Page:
SUB-SAHARAN Africa has been experiencing strong growth in recent years, which is expected to continue.
This boom creates an opportunity for GCC corporations and investors, according to QNB Group, as the region is well endowed with resources and people, but largely lacks the capital needed to fund its development, according to a release in Doha on Saturday.
The IMF’s latest World Economic Outlook forecasts that Sub-Saharan Africa will grow at a rate of 5.7 percent in 2013-18, which would make it the second fastest growing region after Developing Asia (largely driven by China).
This compares with the 4.2 percent rate forecast for the MENA region. Growth prospects are also broad based across Africa—two thirds of the countries are forecast to grow faster than 5 percent in 2013-18 and all but two above 3 percent.
Africa’s growth is mainly driven by a youthful population, which is growing at a rapid rate of 2.5 percent and becoming increasingly urban and middle class. Economic growth is also being supported by the expansion of mobile communications (nearing a 70 percent penetration rate) and improving transport infrastructure, much of it built with Chinese support.
This is helping to harness Africa’s resources which include metals and minerals, oil and agricultural products.
The continent is also benefiting from the lowest level of conflict in decades and improving governance in several countries.
Out of the 45 countries in Sub-Saharan Africa, three— South Africa, Nigeria and Angola—represent about 60 percent of the region’s $1.3 trillion GDP, and so attract much of the attention from foreign investors. Also companies in South Africa and in the Maghreb, which have regional operations, can serve as routes for investment in the continent. The GCC has long established links with countries in the Horn of Africa and the Sahel, and is also increasingly connected with other parts of the continent.
Some of the countries experiencing the strongest growth in Africa are benefiting from the exploitation of their natural resources or are rebounding from a low base after a period of conflict.
Both factors contributed to Angola’s rise over the last decade and for similar reasons South Sudan, the newest and one of the poorest country on the continent, is expected to see 21 percent growth in 2013-18, as it restarts oil exports.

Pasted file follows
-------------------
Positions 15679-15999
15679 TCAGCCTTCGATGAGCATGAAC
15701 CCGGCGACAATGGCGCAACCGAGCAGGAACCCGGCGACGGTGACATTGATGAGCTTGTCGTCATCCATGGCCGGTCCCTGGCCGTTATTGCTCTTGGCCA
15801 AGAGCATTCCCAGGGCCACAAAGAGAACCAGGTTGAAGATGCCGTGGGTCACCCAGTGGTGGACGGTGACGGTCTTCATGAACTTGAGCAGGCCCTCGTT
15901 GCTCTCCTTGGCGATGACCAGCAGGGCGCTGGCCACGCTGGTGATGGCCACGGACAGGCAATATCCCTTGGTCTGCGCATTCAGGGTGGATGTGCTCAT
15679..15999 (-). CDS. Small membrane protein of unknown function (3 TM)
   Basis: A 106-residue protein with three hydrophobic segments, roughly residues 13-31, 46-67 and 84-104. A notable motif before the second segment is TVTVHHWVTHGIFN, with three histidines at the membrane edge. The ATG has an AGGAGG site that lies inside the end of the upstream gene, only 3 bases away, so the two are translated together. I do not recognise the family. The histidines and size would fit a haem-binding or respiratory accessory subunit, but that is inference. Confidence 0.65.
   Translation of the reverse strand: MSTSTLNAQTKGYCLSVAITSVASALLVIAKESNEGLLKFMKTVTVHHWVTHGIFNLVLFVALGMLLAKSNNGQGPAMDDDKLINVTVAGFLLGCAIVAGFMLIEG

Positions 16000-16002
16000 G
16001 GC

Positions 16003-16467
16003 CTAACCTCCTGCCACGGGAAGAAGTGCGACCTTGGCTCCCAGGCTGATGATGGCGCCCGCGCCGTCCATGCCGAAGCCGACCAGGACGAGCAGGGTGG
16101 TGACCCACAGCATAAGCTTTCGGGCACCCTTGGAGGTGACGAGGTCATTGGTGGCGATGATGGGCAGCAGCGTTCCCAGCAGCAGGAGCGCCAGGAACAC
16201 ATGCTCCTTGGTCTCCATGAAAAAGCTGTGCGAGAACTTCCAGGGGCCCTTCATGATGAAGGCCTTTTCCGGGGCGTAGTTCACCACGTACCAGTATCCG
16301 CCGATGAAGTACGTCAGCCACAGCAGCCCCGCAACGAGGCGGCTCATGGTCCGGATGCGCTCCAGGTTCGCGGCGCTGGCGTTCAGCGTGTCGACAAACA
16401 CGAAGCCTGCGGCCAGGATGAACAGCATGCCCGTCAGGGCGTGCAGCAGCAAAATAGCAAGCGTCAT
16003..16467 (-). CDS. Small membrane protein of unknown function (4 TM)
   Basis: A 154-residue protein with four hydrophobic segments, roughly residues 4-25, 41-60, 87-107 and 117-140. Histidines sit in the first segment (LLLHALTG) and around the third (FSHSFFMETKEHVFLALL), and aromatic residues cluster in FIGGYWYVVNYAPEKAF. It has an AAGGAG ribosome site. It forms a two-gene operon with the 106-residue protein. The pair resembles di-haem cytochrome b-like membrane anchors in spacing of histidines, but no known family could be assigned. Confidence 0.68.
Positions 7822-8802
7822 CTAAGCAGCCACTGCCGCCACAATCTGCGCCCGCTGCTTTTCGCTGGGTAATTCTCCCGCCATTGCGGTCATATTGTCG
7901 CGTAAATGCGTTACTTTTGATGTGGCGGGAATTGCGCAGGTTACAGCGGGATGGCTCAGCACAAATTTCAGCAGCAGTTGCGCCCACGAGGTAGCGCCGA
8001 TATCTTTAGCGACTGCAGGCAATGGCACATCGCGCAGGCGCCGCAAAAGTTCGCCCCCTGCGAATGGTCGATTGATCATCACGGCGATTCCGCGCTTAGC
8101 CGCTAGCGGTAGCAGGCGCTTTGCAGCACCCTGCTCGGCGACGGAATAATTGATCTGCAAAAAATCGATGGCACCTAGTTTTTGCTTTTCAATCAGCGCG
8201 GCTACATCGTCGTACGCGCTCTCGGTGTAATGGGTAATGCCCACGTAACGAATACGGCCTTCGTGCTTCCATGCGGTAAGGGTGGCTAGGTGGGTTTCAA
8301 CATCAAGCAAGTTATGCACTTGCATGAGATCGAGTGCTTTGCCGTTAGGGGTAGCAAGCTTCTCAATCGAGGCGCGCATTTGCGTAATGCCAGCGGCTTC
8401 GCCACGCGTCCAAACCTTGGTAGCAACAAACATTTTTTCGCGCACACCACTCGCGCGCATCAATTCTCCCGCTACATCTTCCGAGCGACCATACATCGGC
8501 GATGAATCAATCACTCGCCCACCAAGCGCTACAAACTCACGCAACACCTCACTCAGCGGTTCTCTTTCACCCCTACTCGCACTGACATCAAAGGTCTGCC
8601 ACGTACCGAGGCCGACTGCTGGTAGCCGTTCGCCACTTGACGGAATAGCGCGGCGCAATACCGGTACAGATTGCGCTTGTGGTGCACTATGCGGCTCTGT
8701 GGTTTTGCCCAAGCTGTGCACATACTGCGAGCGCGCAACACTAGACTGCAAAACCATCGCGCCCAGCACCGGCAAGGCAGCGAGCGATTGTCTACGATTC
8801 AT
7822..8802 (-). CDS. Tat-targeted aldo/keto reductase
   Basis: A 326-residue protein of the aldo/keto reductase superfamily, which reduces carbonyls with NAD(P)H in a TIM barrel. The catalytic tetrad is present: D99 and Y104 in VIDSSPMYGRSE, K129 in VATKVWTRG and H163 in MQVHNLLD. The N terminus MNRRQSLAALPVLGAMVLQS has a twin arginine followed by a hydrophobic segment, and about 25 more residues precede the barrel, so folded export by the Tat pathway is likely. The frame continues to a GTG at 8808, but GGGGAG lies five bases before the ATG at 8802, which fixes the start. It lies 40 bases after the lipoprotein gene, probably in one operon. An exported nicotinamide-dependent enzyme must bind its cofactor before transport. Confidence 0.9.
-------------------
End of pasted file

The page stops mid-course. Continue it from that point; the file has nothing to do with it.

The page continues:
However, many of the continent’s most dynamic economies have been driven by other factors. For example, Rwanda, one of the top 3 performers over the last six years with an 8.1 percent growth rate, has no oil resources and instead has attracted investment due to efforts at improving its business environment, which is now ranked third in the region and 52nd internationally by the World Bank.
Some GCC companies are already engaging in parts of Africa in sectors such as transport infrastructure, telecoms, real estate, banking and agriculture. The major GCC airlines operate flights across Africa, serving as a natural hub linking it with Asia.
DP World has port operations in Senegal, Mozambique and Djibouti. In telecoms, Ooredoo is bidding for a controlling stake in Maroc Telecom, which would also give it exposure to 13m customers across four Sub- Saharan countries where the firm operates. Etisalat already owns stakes in operators in Tanzania, Nigeria and other parts of West Africa. In real estate, Kingdom Holdings of Saudi Arabia, for example, owns hotels in Kenya, Zambia and Ghana.
In banking, QNB Group has branches in two Sub- Saharan countries, South Sudan and Mauritania (aside from its extensive presence in North Africa. Gulf investors have also taken stakes in various local banks, such as Istithmar in Kenya’s shariah-compliant Gulf African Bank. The 250 million Muslims in Sub-Saharan Africa, 30 percent of the total population, are potential customers for both conventional and Islamic banking.
Agriculture is a particular area of interest to GCC investors, to support the Gulf’s food security.
The continent has large amounts of underutilised land, substantial water resources, and low yields on much of the land that is cultivated.
In this context, well placed and socially responsible capital investment could boost productivity. At the same time research and cooperation on suitable crop varieties and cultivation techniques, such as that planned under the Qatari-led Global Dry Lands Alliance, could help farmers working marginal land.